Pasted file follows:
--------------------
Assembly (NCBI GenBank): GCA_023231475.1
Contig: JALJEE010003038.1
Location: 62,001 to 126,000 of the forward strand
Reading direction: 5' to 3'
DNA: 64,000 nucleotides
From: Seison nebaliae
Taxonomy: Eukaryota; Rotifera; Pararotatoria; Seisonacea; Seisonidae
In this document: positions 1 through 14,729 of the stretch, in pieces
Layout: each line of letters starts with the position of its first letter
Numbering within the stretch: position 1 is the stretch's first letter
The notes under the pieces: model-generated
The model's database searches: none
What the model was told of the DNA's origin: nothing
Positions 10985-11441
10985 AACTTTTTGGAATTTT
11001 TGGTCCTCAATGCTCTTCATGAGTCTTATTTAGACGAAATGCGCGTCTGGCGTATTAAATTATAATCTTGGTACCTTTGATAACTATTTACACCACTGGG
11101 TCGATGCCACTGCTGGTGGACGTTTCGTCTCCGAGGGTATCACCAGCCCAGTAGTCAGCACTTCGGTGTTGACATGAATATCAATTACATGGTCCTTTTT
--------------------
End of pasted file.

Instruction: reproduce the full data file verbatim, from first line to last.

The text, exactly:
Assembly (NCBI GenBank): GCA_023231475.1
Contig: JALJEE010003038.1
Location: 62,001 to 126,000 of the forward strand
Reading direction: 5' to 3'
DNA: 64,000 nucleotides
From: Seison nebaliae
Taxonomy: Eukaryota; Rotifera; Pararotatoria; Seisonacea; Seisonidae
In this document: positions 1 through 14,729 of the stretch, in pieces
Layout: each line of letters starts with the position of its first letter
Numbering within the stretch: position 1 is the stretch's first letter
The notes under the pieces: model-generated
The model's database searches: none
What the model was told of the DNA's origin: nothing
Positions 10985-11441
10985 AACTTTTTGGAATTTT
11001 TGGTCCTCAATGCTCTTCATGAGTCTTATTTAGACGAAATGCGCGTCTGGCGTATTAAATTATAATCTTGGTACCTTTGATAACTATTTACACCACTGGG
11101 TCGATGCCACTGCTGGTGGACGTTTCGTCTCCGAGGGTATCACCAGCCCAGTAGTCAGCACTTCGGTGTTGACATGAATATCAATTACATGGTCCTTTTT